Getting your 10,000 steps up with your furry personal trainer is fun, but did you know you could be hurting them if you go at the wrong time of day?
By understanding how your dog regulate their body temperature and planning ahead – you can avoid potentially fatal situations.
How dogs cool off
Dogs cool down and regulate their body temperature by panting through their nose and mouth, and sweating through their paws. As a dog breathes in, air travels through their nasal passage and is cooled before it reaches the lungs.
When temperatures become warmer and more humid, dogs have a harder time cooling down. Your dog’s heart and lungs work harder as your dog breathes in and out quicker to reduce their body temperature. Short-snouted (Brachycephalic breeds) dogs, have a harder time cooling down because of their shorter nasal passages. For example, pugs, french bulldogs and even caviliers.
Here are a few safety tips when taking your dog out in warm weather:
1. Stay off Hot Pavement and Roads (Bitumen).
One major thing that many dog owners overlook when it’s sunny out is their dog’s feet. Paw pads can be easily burned by hot pavement. Summer heat warms pavements just like a frying pan and if the pavement gets too hot it can burn your dog’s paws. Sand can also get very hot, so use the hand technique to check sandy surfaces too.
Press the back of your hand against the asphalt or concrete for 5 seconds to verify if it will be comfortable for your dog to walk on. If it’s too hot for your hand, it’s too hot for your dog’s paws. Avoid these surfaces during the day or consider putting protective booties or paw wax on your dog’s paws as added protection.
2. Prevent sunburn – Walk or sit in the shade when outside. Provide shade when home.
Tops of the ears, bridge of the nose, around the eyes and abdomen are all sensitive areas on a dog’s skin. These areas have thinner skin and are more exposed. So, if you plan to be out in hot sun for a while, consider purchasing a sun protector or high factor waterproof sunscreen specifically made for dogs. Provide them shade when at the beach and at home. Also if you have a thin haired dog and/or white dog you may need to take extra precautions as they tend to get sunburned more easily.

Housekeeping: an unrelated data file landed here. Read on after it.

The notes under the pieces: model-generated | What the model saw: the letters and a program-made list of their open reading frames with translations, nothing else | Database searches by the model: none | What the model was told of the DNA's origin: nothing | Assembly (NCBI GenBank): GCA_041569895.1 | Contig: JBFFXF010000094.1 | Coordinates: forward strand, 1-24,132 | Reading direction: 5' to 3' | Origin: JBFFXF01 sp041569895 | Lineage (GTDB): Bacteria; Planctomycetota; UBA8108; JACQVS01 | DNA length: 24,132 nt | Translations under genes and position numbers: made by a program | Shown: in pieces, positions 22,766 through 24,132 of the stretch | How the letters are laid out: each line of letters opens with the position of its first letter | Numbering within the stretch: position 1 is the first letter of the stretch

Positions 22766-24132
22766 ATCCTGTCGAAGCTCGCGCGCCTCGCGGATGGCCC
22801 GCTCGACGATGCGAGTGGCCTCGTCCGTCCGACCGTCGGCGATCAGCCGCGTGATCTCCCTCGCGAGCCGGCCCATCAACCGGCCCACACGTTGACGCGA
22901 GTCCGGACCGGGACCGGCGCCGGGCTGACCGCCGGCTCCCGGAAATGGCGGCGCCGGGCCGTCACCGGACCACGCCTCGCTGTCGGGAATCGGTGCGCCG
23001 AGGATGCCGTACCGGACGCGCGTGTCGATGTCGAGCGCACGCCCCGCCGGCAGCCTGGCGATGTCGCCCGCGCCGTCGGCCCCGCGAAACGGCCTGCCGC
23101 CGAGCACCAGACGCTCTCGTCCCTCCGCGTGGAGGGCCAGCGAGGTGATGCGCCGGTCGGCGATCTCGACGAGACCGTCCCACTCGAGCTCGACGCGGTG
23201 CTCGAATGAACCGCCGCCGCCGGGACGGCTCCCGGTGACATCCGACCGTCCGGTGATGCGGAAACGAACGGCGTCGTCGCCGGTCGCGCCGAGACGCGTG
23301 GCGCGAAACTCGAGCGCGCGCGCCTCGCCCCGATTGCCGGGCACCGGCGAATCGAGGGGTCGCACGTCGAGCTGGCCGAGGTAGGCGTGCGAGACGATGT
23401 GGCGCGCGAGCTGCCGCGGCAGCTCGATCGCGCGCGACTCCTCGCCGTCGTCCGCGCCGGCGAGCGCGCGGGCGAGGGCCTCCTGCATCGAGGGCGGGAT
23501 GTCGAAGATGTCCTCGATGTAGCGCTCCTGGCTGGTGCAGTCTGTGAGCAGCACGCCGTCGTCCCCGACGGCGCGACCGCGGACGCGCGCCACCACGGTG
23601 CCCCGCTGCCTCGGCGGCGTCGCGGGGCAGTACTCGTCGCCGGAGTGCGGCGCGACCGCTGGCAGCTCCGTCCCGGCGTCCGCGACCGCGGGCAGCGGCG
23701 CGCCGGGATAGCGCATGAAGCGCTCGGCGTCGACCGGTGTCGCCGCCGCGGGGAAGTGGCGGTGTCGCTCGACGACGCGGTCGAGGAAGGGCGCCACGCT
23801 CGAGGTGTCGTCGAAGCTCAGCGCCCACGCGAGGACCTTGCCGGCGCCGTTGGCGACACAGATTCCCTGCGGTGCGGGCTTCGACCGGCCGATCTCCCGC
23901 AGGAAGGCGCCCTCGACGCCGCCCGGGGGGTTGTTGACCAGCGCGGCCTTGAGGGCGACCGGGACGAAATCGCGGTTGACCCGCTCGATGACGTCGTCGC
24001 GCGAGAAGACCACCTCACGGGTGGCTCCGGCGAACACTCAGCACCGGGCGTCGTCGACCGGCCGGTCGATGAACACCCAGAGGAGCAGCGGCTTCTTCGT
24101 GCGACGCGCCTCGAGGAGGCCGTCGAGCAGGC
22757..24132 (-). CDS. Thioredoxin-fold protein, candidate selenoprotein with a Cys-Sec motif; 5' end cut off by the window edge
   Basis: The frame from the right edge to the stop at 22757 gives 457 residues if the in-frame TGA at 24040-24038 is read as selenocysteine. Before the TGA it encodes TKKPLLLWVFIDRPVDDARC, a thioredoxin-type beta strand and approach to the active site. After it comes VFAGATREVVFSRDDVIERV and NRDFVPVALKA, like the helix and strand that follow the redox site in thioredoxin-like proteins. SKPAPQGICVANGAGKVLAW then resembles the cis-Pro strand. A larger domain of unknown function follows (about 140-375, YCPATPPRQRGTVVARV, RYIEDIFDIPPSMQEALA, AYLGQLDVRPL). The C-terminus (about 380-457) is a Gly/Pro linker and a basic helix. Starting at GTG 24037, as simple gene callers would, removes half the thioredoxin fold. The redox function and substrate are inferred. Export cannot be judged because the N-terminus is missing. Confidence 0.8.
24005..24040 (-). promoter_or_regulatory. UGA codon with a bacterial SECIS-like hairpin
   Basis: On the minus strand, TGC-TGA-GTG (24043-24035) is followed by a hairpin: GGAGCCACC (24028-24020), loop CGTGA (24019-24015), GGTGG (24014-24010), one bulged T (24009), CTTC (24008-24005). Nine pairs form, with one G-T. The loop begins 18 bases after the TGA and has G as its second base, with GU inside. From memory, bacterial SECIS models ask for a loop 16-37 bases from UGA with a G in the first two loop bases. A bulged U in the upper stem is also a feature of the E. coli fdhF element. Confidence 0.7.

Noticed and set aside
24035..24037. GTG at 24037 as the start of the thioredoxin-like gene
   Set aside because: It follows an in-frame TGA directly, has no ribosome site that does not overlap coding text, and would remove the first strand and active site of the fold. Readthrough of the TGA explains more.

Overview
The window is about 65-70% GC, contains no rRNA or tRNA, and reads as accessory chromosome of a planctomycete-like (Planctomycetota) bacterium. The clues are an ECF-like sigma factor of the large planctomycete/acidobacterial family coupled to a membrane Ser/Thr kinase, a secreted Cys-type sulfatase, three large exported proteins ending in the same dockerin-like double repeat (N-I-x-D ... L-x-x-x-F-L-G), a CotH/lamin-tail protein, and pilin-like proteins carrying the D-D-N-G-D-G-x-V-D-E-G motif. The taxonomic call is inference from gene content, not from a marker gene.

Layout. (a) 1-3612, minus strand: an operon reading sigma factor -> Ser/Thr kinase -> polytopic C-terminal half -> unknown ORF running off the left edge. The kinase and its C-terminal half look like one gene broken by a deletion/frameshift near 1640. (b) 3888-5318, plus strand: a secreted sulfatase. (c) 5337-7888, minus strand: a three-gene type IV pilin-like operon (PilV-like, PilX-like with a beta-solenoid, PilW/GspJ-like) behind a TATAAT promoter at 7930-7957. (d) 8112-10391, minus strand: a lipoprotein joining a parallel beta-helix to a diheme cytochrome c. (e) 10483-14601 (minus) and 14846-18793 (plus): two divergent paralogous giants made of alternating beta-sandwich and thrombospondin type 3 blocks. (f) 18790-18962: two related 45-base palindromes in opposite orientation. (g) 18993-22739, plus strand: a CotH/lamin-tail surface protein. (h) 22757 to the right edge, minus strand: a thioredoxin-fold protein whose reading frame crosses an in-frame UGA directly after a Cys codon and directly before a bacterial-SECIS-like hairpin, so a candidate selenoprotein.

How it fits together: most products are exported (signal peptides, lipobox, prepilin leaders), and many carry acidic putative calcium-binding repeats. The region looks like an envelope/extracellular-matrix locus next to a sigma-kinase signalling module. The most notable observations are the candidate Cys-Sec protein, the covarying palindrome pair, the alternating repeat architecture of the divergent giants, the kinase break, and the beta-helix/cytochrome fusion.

3. Comb and blow out shedding dogs and clip long-haired dogs.
Most dogs shed their coats at the beginning of summer, so daily grooming will help to remove the unwanted hair and will make your dog more comfortable. For double coated dogs – never shave them. Groomers will usually use a detangler shampoo to help remove shed hair, and will use a hair dryer to blow out shed hair, and will use a pin or slicker brush and use an undercoat comb and will part your dog’s fur in sections as they groom.
For long-haired dogs, clipping their coat may also help with keeping them cooler in the summer months. Regularly grooming your dogs fur will also give you extra time to check for ticks and fleas and to check their skin and paws are in good shape.
4. Stay Hydrated – Bring a water bottle and a travel bowl
Pack a filled waterbottle for your dog on any outing and make sure your dog’s travel water bowl is always filled on stops and is close by. These Dog water bottles with drinker attached are excellent in that instead of wasting any undrunk water, the water can drain back into the bottle without wasting it, which is great for use at beaches or markets or Expos or road trips where water taps might be hard to find.
5. Avoid water with blue-green algae and rivermouths where bull sharks like to be
Unfortunately, a growing number of ponds, lakes and rivers have blooms of blue-green algae during warmer months. It’s important to always check waterways for unusual algae blooms and be alert to local advisories and warning signs around waterways. Wet them down with a hose or fill up a clam shell pool or foldable or inflatable kids pool.
6. Don’t leave them in the car.
Dogs in Hot Cars Each year, the RSPCA receives hundreds of distress calls about animals (usually dogs) being left in cars in the heat. Never leave your dog unattended in a car. If you see an animal in distress contact the RSPCA’s 24/7 Animal Emergency Hotline 1300 ANIMAL (1300 264 625).
7. Never exercise pets during the heat of the day.
Dogs can be affected by heat stroke very quickly in warm and humid weather because the only way dogs releases heat is by panting and sweating through the foot pads and nose. Prevention is key. Sunrise and sunset are the best times to take your dog for a walk in summer.
If you notice any of these signs in your dog or someone else’s, they may be suffering heat stroke:
- Vigorous panting
- Dark red gums
- Dry gums
- Bloody vomiting or diarrhea
- Lying down and unwilling or can’t get up
- Staggering gait
- Collapse and/or loss of consciousness
- Thick saliva
If a dog is suffering heat stroke:
1. Move the dog out of the heat
2. Cool them off with a shower or tap water or place cool wet rags on their footpads and head. Do NOT use ice cold water – this can actually harm the dog further.
3. Offer the dog water but don’t force him/her to drink.
4. Call or visit the vet right away.
Note: Certain types of dogs are more sensitive to heat especially elderly dogs, overweight dogs and brachycephalic (short-nosed) breeds, like Pugs, Bulldogs, French bulldogs, Cavalier King Charles Spaniels, Cavoodles, Boxers and even Staffies. Take extreme precautions with these breeds during summer.
By taking a few simple precautions, you will help protect your dog and you will both have a lot more fun in the summer!
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